Watch a Hydrogen-Burning Toyota GR Yaris Rip Through Some Rally Stages

Toyota CEO Akio Toyoda and four-time WRC champ Juha Kankkunen gave Toyota’s newest hydrogen-powered toy a proper shakedown at Ypres Rally Belgium.

byStef Schrader| PUBLISHED Aug 25, 2022 5:22 PM
Watch a Hydrogen-Burning Toyota GR Yaris Rip Through Some Rally Stages
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Most of the momentum for future cars may be behind electric vehicles nowadays, but Toyota's still holding out hope that hydrogen could give the internal combustion engine a new, clean lease on life—and that's what its latest toy, the hydrogen-powered GR Yaris H2, is all about. CEO Akio "Morizo" Toyoda himself and four-time World Rally Championship winner Juha Kankkunen took it to Ypres Rally Belgium last weekend to show it off, running it as a safety car ahead of the main rally competitors. 

Behold! It rips.

This is the first time Toyota has run a hydrogen development vehicle outside of Japan, and Ypres Rally Belgium's narrow, windy WRC stages are the perfect place to do it. Part of that is because it's a GR Yaris—the basis for Toyota's factory WRC ride—and Morizo is a certified hoon, but perhaps an even bigger part of that is because there's actually a nearby hydrogen station. Morizo himself acknowledged to DirtFish that having the infrastructure for hydrogen vehicles is key to them actually standing a chance, but if you can actually fuel one up, it sounds like there are some interesting advantages to hooning one.  

The main one that most of us know by now is that hydrogen power emits virtually nothing but water vapor from the tailpipe. The GR Yaris H2 has a modified version of its internal combustion engine that runs on hydrogen instead of fossil fuels. There's a large, cylindrical hydrogen fuel tank in the back that holds hydrogen gas, and the injectors spit that hydrogen gas into the combustion chambers instead of atomized fuel. The fuel cell itself was carried over from the Toyota Mirai hydrogen-electric road car. 

You don't lose the feedback from the engine sound, or that more traditional experience of whipping around a manual-transmission hot hatch. That's a big part of why Toyoda believes hydrogen could be an ideal fuel for motorsports in the future—you can still run cars where being in the right gear coming out of a turn can make or break a good stage time, all while ditching the dirty emissions of fossil fuel.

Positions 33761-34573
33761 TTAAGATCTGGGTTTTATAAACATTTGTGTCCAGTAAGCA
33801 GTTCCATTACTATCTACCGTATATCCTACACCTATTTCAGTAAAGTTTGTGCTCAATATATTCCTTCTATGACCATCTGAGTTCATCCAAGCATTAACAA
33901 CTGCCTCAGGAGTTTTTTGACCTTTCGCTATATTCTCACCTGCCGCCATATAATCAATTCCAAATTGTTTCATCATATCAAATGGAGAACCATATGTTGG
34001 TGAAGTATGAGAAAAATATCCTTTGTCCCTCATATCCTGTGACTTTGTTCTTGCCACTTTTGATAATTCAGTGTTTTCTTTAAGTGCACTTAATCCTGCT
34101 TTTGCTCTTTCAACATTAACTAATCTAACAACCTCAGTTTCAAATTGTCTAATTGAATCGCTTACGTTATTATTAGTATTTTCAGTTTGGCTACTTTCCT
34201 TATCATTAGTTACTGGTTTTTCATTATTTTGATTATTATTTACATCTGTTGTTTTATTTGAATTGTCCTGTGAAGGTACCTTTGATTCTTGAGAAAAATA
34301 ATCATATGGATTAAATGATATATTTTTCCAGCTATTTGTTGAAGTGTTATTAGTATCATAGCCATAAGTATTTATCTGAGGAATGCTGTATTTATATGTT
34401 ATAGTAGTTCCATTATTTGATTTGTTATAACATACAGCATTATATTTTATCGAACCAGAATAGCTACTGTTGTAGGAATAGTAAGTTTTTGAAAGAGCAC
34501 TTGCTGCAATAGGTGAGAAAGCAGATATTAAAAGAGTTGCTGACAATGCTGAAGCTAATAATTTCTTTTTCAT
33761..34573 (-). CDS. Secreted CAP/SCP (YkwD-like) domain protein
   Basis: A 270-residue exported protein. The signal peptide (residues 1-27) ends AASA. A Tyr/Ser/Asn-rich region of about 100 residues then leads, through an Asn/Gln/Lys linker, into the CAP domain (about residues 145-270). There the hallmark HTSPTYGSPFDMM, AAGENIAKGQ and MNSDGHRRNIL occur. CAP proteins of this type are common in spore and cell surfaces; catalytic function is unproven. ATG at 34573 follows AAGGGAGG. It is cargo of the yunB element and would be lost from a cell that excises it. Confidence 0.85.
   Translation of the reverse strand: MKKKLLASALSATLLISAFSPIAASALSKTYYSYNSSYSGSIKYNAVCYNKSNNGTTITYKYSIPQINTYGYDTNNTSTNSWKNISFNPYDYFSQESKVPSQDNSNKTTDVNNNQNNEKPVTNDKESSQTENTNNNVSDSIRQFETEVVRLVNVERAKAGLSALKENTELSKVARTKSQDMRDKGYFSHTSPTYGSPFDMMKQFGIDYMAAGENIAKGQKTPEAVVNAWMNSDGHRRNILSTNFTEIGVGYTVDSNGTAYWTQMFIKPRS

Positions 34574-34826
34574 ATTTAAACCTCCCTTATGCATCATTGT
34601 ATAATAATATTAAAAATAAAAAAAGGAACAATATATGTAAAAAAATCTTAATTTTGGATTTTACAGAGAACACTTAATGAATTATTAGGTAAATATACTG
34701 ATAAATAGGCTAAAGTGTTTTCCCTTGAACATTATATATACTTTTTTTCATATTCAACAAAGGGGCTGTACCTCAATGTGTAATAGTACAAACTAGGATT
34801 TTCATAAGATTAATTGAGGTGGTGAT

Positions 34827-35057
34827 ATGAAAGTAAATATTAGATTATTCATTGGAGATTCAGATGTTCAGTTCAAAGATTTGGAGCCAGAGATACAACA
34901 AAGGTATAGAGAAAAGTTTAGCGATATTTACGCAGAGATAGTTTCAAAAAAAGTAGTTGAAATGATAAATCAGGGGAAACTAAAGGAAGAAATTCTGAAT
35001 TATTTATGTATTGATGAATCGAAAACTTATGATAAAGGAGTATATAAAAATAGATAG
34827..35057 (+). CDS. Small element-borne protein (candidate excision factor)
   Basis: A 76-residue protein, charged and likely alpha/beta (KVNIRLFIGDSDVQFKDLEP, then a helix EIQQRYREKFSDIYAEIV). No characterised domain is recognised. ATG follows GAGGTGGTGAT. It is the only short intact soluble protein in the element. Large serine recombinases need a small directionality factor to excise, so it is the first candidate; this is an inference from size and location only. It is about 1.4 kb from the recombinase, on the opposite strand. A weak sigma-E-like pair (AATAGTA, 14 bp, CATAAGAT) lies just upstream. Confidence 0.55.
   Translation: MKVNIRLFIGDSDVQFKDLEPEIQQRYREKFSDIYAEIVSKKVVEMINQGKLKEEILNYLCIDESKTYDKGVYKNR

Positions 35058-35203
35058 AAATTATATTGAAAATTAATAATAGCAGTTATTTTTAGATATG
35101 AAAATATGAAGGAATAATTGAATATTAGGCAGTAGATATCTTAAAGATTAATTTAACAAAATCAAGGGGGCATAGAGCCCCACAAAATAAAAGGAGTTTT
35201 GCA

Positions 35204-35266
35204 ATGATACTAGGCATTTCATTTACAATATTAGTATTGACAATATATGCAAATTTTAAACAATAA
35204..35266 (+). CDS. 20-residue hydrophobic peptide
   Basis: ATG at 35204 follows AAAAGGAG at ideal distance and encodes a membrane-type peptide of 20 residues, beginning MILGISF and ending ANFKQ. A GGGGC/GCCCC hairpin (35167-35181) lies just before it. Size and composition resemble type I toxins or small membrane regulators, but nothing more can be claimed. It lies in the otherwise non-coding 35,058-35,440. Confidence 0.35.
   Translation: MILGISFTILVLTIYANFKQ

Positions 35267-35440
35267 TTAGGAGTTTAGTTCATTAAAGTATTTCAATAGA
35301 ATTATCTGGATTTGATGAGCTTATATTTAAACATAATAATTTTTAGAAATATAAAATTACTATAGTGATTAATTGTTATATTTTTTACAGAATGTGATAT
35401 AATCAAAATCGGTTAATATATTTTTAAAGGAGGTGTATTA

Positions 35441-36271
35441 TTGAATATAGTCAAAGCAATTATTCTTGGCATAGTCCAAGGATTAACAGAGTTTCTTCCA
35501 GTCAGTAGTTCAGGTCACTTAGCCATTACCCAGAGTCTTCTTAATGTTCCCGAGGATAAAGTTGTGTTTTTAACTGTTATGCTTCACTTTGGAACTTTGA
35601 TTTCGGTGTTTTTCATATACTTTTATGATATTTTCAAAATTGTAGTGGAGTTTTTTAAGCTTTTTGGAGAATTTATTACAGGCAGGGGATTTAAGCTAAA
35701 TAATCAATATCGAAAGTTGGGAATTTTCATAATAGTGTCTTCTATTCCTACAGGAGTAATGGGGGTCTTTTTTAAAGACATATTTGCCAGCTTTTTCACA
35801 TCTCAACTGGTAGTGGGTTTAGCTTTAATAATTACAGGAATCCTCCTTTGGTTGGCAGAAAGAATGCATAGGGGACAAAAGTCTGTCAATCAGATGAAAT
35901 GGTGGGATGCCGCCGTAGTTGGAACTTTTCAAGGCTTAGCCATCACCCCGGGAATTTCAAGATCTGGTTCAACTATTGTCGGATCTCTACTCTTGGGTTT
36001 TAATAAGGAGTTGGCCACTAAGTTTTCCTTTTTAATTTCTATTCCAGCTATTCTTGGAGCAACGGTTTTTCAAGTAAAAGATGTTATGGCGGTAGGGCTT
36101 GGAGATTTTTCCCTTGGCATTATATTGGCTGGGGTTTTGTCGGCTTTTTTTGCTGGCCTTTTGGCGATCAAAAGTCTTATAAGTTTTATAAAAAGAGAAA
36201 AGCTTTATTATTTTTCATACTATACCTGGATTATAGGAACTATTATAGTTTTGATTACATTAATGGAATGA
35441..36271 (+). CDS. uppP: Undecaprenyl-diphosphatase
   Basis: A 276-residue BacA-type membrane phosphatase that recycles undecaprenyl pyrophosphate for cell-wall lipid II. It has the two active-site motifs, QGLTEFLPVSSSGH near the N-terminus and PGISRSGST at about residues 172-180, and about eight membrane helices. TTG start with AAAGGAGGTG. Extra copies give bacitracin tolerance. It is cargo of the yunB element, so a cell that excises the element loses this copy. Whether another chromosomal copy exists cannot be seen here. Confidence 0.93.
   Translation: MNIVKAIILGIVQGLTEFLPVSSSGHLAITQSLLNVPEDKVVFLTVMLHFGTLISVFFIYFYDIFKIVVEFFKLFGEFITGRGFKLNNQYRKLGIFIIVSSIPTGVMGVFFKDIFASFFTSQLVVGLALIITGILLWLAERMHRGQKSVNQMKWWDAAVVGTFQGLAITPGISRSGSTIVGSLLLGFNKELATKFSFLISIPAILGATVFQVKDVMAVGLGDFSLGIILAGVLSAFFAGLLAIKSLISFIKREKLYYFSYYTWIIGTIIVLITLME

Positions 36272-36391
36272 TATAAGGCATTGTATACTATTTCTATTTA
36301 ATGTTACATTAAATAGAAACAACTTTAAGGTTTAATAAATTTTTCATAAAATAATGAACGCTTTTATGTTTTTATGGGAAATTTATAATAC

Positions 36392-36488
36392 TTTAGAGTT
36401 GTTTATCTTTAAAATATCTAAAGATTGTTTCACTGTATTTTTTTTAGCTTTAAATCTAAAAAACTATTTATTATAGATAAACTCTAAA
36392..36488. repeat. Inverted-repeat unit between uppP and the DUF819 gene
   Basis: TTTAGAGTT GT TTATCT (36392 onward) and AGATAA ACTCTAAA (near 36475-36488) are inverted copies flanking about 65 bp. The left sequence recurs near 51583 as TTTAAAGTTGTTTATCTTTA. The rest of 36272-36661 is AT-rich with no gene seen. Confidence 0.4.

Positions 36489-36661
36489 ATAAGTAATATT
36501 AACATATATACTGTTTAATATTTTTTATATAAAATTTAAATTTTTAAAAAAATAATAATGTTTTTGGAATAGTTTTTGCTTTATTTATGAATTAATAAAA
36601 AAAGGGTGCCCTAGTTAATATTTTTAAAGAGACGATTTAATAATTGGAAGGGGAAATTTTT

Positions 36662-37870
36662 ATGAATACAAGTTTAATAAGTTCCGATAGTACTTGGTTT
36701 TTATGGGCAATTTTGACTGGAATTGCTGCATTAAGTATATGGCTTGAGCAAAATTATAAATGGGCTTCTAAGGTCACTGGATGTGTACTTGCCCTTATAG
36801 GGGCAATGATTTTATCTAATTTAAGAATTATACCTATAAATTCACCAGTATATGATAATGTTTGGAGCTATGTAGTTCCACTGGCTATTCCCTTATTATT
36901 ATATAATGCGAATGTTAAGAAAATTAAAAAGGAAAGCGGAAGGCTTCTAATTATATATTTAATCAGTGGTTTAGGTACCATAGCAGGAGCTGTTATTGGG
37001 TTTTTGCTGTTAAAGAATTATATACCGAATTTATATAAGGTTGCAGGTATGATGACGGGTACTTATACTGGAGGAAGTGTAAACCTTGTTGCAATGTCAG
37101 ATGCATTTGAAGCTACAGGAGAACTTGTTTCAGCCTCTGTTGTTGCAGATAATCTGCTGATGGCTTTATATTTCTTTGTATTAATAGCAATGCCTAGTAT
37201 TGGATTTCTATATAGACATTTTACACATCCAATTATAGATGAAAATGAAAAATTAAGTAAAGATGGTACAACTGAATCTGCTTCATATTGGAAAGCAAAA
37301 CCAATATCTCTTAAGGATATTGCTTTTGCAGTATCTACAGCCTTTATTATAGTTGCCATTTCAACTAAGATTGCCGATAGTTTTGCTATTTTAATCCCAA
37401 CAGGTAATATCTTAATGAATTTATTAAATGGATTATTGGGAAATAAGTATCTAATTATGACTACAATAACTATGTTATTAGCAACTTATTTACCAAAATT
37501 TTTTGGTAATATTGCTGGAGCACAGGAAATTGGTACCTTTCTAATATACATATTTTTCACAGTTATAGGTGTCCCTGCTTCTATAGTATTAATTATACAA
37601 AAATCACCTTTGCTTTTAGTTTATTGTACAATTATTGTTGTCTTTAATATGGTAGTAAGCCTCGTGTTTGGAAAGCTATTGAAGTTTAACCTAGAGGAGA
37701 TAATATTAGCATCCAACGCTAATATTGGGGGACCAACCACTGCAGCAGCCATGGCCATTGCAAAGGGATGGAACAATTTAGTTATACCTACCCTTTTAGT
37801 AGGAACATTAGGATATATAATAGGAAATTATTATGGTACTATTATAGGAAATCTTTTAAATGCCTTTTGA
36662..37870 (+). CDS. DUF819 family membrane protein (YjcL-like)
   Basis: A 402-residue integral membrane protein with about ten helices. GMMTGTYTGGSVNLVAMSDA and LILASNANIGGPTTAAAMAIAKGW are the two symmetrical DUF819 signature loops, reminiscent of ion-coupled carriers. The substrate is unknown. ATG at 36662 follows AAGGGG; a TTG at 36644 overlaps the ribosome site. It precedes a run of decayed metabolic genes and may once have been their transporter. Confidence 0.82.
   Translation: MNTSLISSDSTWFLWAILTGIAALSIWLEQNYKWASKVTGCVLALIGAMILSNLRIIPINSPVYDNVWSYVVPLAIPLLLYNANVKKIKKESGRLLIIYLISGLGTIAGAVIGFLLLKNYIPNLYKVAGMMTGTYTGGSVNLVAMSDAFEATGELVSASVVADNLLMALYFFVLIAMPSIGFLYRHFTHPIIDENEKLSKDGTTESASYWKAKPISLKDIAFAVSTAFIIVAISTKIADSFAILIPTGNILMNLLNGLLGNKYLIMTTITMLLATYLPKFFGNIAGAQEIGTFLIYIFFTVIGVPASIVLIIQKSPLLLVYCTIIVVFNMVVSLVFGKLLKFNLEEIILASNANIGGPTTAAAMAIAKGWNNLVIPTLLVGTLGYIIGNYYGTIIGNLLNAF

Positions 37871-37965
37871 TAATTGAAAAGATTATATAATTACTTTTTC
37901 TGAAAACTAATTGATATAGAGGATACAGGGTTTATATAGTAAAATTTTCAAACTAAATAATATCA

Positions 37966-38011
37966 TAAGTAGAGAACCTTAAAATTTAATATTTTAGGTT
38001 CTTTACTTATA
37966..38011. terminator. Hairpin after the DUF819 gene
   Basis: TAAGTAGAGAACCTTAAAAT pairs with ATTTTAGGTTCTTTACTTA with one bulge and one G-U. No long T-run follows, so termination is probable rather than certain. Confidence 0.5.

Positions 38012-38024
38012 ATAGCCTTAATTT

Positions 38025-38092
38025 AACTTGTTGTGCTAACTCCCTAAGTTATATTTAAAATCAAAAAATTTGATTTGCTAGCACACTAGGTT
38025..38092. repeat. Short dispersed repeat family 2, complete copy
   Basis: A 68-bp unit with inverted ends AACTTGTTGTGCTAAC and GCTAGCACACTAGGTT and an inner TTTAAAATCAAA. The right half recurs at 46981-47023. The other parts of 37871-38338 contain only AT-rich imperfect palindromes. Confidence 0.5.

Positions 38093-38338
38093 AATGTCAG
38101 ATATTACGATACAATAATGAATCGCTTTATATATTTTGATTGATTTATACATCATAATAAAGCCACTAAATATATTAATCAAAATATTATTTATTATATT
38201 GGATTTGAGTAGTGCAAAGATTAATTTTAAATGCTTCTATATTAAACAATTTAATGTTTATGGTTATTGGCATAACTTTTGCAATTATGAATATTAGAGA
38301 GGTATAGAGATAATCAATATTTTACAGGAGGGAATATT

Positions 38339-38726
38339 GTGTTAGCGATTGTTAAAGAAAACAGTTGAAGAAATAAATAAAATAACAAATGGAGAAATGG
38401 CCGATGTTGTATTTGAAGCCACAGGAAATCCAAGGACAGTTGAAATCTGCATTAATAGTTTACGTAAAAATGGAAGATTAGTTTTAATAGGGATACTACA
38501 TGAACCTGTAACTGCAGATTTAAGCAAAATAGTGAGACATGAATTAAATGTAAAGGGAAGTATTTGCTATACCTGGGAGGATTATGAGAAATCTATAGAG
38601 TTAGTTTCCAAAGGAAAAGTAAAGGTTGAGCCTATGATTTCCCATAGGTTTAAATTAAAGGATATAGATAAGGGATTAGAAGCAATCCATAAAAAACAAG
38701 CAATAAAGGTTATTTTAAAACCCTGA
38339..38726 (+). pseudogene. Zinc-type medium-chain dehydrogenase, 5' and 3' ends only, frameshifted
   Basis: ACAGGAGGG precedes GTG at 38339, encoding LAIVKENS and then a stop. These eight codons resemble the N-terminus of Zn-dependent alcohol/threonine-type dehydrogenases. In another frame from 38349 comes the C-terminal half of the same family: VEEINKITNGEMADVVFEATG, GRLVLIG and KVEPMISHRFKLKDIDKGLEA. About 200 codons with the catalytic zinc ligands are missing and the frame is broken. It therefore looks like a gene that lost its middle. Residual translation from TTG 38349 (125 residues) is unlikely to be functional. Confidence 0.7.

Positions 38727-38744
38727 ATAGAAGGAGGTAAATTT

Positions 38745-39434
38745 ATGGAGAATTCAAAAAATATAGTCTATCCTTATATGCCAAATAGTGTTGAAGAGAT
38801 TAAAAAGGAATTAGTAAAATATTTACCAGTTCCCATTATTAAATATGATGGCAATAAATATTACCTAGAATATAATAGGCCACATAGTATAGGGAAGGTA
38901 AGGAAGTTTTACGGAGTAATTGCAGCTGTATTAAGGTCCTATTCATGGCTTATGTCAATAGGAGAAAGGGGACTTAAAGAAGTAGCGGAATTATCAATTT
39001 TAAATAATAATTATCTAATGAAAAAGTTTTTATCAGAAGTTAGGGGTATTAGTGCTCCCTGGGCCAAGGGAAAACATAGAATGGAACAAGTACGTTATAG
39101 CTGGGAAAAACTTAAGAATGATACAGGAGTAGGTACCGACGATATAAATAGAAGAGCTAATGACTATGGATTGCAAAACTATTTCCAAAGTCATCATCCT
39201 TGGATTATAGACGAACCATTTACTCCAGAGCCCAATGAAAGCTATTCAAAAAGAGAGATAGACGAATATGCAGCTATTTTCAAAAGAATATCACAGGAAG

However, the part that really got my attention was the mild bump in power. "I'm surprised how well it goes," Kankkunen told DirtFish. "The power is a little bit more than the standard one, plus the torque! There's a lot more torque because that [hydrogen] fuel burns much better than the normal [gasoline] fuel you can buy from the station." 

Kankkunen estimated there was about 10 percent more power and torque over the standard car, which sounds like an absolute delight considering that the regular GR Yaris already makes 268 hp and 278 pound-feet of torque, all while weighing only 2,822 pounds. The development engineer who spoke with DirtFish refused to confirm Kankkunen's guess, claiming that power figures were still secret, but it's safe to assume Kankkunen is familiar enough with both the stock and hydrogen-powered cars to comment on differences. 

It's hard to say if hydrogen-powered rally is as feasible as Toyota hopes. It's difficult enough for manufacturers to justify developing and supporting motorsport programs, and even harder so if a racing series' cars bear little resemblance or relation to the road cars a company builds. Toyota is hydrogen's most vocal proponent, yet few others seem interested in supporting the fuel as a greener way forward. Either way, I've got to admit that the hydrogen-powered GR Yaris H2 sure looks like fun. 

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